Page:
Shostakovich: Complete String Quartets (1-15), Piano Quintet Box set, Original recording remastered
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These Quartets inhabit a different space than the Symphonies although the two genres are always placed side by side, incorrectly I think. The Quartets had a purer conception,and they always worked best when left alone without addendums as,the Piano Quintet Op.57, included with admirable aggressive playing from Sviatoslav Richter.Here in the Quintet I thought rendered the strings as mere accompaniment,not first chair actors/ speakers. Shostakovich's creativity always required a voice, that is one element that is shared with the Symphonies,where flute,clarinet,bassoon are given solo roles as a form of commentary on some previous atrocity,or a sense of repose,of serene reflection, and the various First Violin Solos especially that occur throughout all these works is one focus,a parallel with his immense Symphonies.The Borodin allows interpretive freedoms,like concerto soloists each role,and gives it the space it needs, as in the demonic Allegro molto from the Eighth Quartet. The Borodin continually distinguish themselves in not being afraid to play an ugly sound,a Gypsy-like gesture, as again moments from the Eighth where the viola merely marks out a chord quite obviously, with an ugly tone, or the simple provincial minor chord outlines in the Third Quartet,something a street musician might have done.Read more ›
These are wide ranging works, from the almost Haydnesque 1st quartet through the almost serial 13th quartet, and onward to the intensely elegaic 15th quartet, composed of 7 slow movements. The early quartets are mostly written in Shostakovitch's middle style as reflected in the 5th symphony. The music is clear and very tonal, as most works of Shostakovitch's Soviet Realist style would be. But they reveal underlying secrets in the occasional dissonances and dark moments. And starting with the 6th quartet the music begins to transition into the composer's late style. These works are more enigmatic. The musical language is more chromatic...based on the same synthetic scales that inspired Scriabin and Messiaen...and much more dissonant than the earlier quartets. Shostakovitch is much more experimental, stretching his language and formal structures. Also, there seems to be crytic messages in the music based on numerical symbolism, hidden letter messages, and references to the composer's other music.
These performances are definative. The Borodin Quartet, along with the Beethoven Quartet, have the best pedigree with these works, having worked personally with the composer, and actually premiering some of these works.Read more ›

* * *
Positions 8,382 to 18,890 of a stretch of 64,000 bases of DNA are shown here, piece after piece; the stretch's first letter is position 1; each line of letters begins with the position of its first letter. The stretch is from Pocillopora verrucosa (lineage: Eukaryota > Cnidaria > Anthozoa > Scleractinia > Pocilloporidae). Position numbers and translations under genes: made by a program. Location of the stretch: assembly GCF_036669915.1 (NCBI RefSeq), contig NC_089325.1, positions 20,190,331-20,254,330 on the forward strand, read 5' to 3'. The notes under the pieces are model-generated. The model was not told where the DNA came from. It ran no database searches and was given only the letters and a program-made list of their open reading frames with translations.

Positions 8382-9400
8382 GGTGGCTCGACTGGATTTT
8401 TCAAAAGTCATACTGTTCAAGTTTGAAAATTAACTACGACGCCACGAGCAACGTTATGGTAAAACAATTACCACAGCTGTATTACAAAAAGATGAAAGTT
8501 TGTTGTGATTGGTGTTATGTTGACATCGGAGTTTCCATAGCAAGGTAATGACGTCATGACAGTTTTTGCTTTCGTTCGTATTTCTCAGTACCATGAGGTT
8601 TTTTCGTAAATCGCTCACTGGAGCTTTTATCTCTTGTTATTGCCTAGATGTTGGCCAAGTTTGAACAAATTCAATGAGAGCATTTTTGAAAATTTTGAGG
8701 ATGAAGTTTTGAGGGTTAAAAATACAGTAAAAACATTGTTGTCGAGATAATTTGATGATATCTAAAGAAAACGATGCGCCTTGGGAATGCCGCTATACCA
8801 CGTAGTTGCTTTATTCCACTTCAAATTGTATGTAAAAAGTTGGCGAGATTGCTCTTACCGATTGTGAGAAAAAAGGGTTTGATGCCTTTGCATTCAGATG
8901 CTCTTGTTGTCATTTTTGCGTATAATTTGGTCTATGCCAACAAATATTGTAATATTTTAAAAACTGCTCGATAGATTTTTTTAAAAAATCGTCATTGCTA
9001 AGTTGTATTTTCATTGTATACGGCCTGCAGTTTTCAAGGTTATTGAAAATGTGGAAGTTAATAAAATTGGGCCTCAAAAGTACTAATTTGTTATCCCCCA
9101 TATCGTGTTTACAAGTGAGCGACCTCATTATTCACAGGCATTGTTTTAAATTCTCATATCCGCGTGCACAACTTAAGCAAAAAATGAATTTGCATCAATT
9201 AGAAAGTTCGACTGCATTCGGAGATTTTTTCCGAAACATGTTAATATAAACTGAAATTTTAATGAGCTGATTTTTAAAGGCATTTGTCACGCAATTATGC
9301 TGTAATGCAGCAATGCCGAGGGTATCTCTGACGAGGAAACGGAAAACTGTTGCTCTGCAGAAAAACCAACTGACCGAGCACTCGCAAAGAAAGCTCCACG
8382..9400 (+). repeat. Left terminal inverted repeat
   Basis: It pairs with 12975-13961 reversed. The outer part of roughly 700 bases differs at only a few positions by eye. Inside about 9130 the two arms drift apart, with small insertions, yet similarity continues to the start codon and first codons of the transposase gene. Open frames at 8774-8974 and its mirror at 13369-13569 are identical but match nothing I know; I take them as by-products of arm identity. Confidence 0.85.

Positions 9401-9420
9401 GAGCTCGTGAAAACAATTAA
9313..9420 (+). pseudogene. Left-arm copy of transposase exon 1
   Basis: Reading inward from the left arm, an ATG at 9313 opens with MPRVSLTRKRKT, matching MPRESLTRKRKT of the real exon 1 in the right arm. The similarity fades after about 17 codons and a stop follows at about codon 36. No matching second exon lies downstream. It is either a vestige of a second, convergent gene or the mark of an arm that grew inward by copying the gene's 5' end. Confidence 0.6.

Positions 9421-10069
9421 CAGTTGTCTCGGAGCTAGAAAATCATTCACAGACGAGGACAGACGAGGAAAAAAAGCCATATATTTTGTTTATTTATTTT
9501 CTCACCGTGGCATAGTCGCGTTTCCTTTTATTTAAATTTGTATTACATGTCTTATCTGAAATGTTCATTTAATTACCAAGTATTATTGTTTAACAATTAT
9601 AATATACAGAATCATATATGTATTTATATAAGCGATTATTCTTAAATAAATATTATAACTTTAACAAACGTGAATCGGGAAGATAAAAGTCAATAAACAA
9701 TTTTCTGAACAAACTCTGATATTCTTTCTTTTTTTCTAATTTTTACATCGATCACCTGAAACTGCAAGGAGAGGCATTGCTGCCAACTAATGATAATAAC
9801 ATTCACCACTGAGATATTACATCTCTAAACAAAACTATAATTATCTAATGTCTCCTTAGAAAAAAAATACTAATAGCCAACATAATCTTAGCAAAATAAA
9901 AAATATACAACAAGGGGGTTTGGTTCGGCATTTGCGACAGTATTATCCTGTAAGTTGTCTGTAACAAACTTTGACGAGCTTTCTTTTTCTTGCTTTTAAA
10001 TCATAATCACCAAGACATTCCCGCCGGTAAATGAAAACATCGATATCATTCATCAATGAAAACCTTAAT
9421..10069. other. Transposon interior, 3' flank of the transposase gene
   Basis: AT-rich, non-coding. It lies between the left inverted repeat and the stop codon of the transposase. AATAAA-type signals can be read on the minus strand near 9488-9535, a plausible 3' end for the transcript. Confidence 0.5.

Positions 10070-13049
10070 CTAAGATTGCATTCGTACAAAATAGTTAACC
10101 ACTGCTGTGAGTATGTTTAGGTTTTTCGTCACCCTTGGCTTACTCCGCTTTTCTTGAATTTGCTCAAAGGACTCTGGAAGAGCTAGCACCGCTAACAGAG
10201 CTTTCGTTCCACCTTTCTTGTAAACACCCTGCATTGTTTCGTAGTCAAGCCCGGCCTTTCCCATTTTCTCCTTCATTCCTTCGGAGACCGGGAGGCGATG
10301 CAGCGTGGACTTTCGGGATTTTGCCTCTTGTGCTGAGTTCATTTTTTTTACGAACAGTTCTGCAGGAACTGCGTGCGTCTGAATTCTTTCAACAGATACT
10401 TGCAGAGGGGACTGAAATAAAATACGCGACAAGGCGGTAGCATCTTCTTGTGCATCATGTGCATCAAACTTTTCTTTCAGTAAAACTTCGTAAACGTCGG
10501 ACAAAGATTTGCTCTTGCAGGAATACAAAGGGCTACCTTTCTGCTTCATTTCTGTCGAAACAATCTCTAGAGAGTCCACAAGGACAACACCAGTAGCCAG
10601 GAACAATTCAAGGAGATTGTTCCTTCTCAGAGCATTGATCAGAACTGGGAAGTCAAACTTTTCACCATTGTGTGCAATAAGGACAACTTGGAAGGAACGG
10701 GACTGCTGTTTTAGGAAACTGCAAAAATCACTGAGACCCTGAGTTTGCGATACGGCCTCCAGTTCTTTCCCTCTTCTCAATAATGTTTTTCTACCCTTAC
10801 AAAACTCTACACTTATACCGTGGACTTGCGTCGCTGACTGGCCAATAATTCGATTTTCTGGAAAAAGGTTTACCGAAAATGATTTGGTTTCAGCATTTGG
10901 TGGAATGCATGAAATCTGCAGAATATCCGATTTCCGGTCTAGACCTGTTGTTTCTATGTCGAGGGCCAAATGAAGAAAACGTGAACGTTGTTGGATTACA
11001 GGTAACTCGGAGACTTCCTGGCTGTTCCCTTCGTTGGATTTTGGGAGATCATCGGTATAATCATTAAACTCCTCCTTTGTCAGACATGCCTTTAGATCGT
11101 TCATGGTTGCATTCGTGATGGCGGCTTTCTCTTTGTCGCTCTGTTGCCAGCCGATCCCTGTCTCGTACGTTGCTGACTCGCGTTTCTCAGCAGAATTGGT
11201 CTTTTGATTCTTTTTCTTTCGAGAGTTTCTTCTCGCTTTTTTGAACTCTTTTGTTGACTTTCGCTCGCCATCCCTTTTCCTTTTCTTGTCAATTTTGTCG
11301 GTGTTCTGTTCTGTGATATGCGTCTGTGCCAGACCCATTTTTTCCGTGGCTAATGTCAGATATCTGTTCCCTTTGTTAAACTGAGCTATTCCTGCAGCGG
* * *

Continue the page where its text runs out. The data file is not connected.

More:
The Borodin Quartet instictively phrases this music, paces it, balances it, in a thousand ways that cause the listener to marvel at these inventive departures from Vienese/Western chamber traditions. The music is often vulgar, daring to "stink in the ears" as Hanslick once wrote of Tschaikovsky, but just as often naive, childlike, and tragic as Lear on the heath with dead Cordelia. It smiles though wounded; it dances on broken legs; it can make you laugh and break your heart.
Perhaps too often it dares to be more than chamber music ought to be, but in the last quartets -- 11 through 15 -- Shostakovich also concerns himself with pure music and with a very personal way of employing tone rows. The few Beethoven Quartet performances I have suggest that ensemble knew this music best, but the Borodin's match them very closely. I would also recommend the Fitzwilliam Quartet set on Decca, based on lps I owned a number of years ago.
The Quintet performance is a distinguished bonus, adding value to this set. I still think the composer's recording with the Beethoven Quartet remains the best, though not as well played or recorded (the same is often said for Schnabel's Beethoven sonata recordings, the irony being there is more to music than the notes on the page).
Most Recent Customer Reviews
This set brilliantly portrays the genius of these 15 Quartets better than any other. Technically and artistically powerful, moving performances. Read morePublished on January 6, 2005 by David Anderson
This is as good as it gets. Shostavokich's most intimate statements played by a the superlative Borodin quartet. Read morePublished on June 3, 2001 by Douglas Weaver
So personal and emotional that you sometimes feel guilt as if you are eavesdropping or as if you stumbled upon dmitri's diary. Read morePublished on February 23, 2001
This is, by far and away, the most personal and emotionally accurate realizations of these incredible works on disc. Read morePublished on January 8, 2001 by Nurallah Jivraj
This set is a live recording of the entire 15 quartets of Shostakovich, by a group of musicians intensely focused on 'modern' Russian composers -- i.e. the Borodin Quartet. Read morePublished on April 12, 2000